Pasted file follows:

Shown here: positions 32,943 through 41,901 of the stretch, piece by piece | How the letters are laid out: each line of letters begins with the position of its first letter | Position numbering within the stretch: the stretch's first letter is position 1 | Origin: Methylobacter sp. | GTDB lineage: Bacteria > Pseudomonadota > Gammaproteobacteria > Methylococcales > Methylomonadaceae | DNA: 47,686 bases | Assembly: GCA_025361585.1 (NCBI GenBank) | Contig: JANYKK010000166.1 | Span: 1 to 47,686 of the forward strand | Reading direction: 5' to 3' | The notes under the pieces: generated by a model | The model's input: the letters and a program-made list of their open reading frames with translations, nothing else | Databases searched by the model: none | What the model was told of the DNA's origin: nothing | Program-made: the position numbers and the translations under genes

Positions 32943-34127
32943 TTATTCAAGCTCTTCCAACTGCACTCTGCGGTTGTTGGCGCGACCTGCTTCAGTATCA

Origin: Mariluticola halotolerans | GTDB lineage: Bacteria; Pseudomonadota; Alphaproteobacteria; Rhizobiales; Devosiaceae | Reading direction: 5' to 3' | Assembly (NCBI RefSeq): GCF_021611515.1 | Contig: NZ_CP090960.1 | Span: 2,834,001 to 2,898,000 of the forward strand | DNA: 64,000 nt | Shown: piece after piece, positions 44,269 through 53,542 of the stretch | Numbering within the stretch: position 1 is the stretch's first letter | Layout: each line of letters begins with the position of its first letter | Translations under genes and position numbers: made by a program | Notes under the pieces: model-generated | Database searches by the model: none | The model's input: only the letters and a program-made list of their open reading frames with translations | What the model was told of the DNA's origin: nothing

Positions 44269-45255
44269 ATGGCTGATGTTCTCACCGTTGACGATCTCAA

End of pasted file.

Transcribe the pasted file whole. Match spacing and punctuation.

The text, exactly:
Shown here: positions 32,943 through 41,901 of the stretch, piece by piece | How the letters are laid out: each line of letters begins with the position of its first letter | Position numbering within the stretch: the stretch's first letter is position 1 | Origin: Methylobacter sp. | GTDB lineage: Bacteria > Pseudomonadota > Gammaproteobacteria > Methylococcales > Methylomonadaceae | DNA: 47,686 bases | Assembly: GCA_025361585.1 (NCBI GenBank) | Contig: JANYKK010000166.1 | Span: 1 to 47,686 of the forward strand | Reading direction: 5' to 3' | The notes under the pieces: generated by a model | The model's input: the letters and a program-made list of their open reading frames with translations, nothing else | Databases searched by the model: none | What the model was told of the DNA's origin: nothing | Program-made: the position numbers and the translations under genes

Positions 32943-34127
32943 TTATTCAAGCTCTTCCAACTGCACTCTGCGGTTGTTGGCGCGACCTGCTTCAGTATCA

Origin: Mariluticola halotolerans | GTDB lineage: Bacteria; Pseudomonadota; Alphaproteobacteria; Rhizobiales; Devosiaceae | Reading direction: 5' to 3' | Assembly (NCBI RefSeq): GCF_021611515.1 | Contig: NZ_CP090960.1 | Span: 2,834,001 to 2,898,000 of the forward strand | DNA: 64,000 nt | Shown: piece after piece, positions 44,269 through 53,542 of the stretch | Numbering within the stretch: position 1 is the stretch's first letter | Layout: each line of letters begins with the position of its first letter | Translations under genes and position numbers: made by a program | Notes under the pieces: model-generated | Database searches by the model: none | The model's input: only the letters and a program-made list of their open reading frames with translations | What the model was told of the DNA's origin: nothing

Positions 44269-45255
44269 ATGGCTGATGTTCTCACCGTTGACGATCTCAA